Metro

Panelists discuss state economy, political climate

By
Contributing Writer

Three leading voices in Rhode Island media discussed the state of local and national politics in a panel discussion organized by Common Cause Rhode Island and the Providence Athenaeum Tuesday evening.

The panel, entitled “A Time to Campaign and a Time to Govern,” was moderated by Associate Professor of Political Science and Public Policy Wendy Schiller and featured Rhode Island Public Radio reporter Ian Donnis, Providence Journal columnist Ed Fitzpatrick and WPRI.com reporter Ted Nesi

Schiller opened the discussion by asking the panelists what they think will be the top three political issues in 2013. All three said the number one issue currently is the ailing economy. Rhode Island’s unemployment rate in October was 10.4 percent, the second highest in the country. 

 ”The number one issue has been the economy ever since the decline of manufacturing (in Rhode Island),” Donnis said, also questioning whether Gov. Lincoln Chafee ’75 P’14 would be a better fit to lead the state during easier economic times. Nesi expressed similar views, saying, “I was going to do the political answer of  ‘economy, economy, economy.’” Rhode Island was as wealthy as Massachusetts in 1947, Nesi said, though the state’s economic prosperity has steadily declined since then. 

“Rhode Island is wedged between two of the most wealthy states – Massachusetts and Connecticut,” he said, adding that jumpstarting growth in the state is crucial. 

Other issues the panelists mentioned were gay marriage, the state improving its national reputation and climate change. “Rhode Island can’t deal with (climate change) all on its own,” Nesi said. “But it can begin to think about it. We are the Ocean State. In 100 years, the State House could be beach-front property.”

The panelists also focused on the role of the now-defunct 38 Studios in Rhode Island, former Red Sox pitcher Curt Schilling’s video-game company, which was granted a $75 million loan by the Rhode Island Economic Development Council in 2010. “38 Studios is the posterchild of what not to do with tax incentives,” Fitzpatrick said. Donnis commented that he wonders whether it would have been more beneficial to give out 75 $1 million loans rather than giving one $75 million loan. 

“After the horrendous decline of 38 Studios, (Rhode Island) could see more talk about economic development,” Donnis said. 

The panelists were also asked to speak about future elections in the state as well as the potential impact of the large majority of Democrats in the General Assembly. Nesi encouraged people to focus on what is happening within the Democratic Party, with Fitzgerald adding that “there is a huge spectrum within the Democratic Party.”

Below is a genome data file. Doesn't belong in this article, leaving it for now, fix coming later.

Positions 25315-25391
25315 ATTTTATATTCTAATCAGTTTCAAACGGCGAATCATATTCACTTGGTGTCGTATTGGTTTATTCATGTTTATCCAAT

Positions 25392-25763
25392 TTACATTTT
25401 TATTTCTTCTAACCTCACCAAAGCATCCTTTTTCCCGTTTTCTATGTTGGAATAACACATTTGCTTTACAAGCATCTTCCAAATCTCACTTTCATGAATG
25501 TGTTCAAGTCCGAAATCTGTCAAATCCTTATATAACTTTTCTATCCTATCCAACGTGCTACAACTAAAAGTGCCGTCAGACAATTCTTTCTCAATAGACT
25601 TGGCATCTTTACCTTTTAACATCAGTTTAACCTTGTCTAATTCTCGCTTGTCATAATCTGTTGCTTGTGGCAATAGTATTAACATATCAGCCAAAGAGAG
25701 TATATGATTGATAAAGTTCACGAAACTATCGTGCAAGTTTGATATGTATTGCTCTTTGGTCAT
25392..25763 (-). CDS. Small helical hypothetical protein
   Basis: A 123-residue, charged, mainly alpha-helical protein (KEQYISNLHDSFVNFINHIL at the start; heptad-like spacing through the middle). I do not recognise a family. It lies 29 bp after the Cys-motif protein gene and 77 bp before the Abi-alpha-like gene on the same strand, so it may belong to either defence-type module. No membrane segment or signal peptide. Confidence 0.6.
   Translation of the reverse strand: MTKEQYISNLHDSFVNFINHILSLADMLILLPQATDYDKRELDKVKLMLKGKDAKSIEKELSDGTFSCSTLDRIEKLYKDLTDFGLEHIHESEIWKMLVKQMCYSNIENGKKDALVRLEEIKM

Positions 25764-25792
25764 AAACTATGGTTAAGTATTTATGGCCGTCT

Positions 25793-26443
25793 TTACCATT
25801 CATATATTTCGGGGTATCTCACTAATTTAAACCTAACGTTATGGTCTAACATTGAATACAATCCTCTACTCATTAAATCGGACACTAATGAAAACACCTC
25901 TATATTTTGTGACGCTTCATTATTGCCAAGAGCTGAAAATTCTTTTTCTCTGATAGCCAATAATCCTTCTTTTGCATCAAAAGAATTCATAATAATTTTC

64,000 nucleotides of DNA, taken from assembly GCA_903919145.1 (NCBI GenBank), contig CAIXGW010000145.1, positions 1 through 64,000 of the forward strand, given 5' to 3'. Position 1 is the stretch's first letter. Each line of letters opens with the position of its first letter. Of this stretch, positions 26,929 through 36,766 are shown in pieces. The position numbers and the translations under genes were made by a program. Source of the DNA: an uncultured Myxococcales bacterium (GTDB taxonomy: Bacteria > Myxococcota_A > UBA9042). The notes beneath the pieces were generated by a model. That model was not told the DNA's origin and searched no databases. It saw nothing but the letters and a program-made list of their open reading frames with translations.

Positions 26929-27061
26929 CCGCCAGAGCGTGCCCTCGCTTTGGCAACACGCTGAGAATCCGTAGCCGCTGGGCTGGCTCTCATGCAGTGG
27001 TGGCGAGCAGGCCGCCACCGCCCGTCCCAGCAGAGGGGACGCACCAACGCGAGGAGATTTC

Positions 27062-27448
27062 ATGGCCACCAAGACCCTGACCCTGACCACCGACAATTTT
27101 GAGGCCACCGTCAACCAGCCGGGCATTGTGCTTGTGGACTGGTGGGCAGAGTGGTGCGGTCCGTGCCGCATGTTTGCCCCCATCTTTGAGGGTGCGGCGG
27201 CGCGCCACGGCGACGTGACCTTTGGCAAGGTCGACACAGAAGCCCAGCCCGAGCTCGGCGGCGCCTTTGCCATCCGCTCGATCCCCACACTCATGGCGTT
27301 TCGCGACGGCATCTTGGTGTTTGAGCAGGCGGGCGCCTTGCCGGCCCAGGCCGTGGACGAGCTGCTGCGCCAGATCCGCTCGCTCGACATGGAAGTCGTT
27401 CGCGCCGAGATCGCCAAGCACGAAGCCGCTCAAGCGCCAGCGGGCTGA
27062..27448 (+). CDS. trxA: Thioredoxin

Questions from the audience about local politics focused on what can be done outside of politics to fix the economy as well as the role of tourism in Rhode Island. Nesi said there have been a lot of “bone-headed” decisions made, and “there is no quick fix.” Donnis said help to small businesses and focus on education are “a good thing for the future.” 

“A lot of people come out of Brown and (the Rhode Island School of Design) who could be nurtured,” Donnis said.

In terms of tourism, Donnis said, “things like WaterFire can have a big impact.” 

“We need exports, and tourism is an export,” Nesi said. “We should bring in wealth from elsewhere.” 

“We are the biggest little state in the Union,” Fitzpatrick said. “(Rhode Island) needs to keep investing in the state parks and beaches that bring people here.”

As the focus switched to federal politics, conversation centered on the fiscal cliff, financial reform and banking. Donnis said the federal government is not working in a way people would like to see and that many people do not like the current state of hyper-partisanship. “It is sad that people who should be able to act like adults spend little time together,” Donnis said.

Nesi discussed the “the rise of hyper-partisanship,” and Fitzpatrick added that this extends into the role the public plays in shaping national discourse. “Everyone not only has their own sets of opinions but their own sets of facts,” he said.

“President Obama needs to be a little more (Lyndon B. Johnson) and less (John F. Kennedy),” Donnis said. Obama needs to “advance his agenda,” he said, while being less “cool and distant.”

Responding to an audience member’s question about whether journalists ask the right questions, the panelists discussed the role of the media today. “It’s a great time to be a journalist, but a terrible time to be a newspaper,” Nesi said. Fitzgerald said the rise in fact-checkers and data analysis in journalism is a beneficial development. 

Schiller ended the discussion on the note that “voters cannot expect more of journalists than they do of themselves.”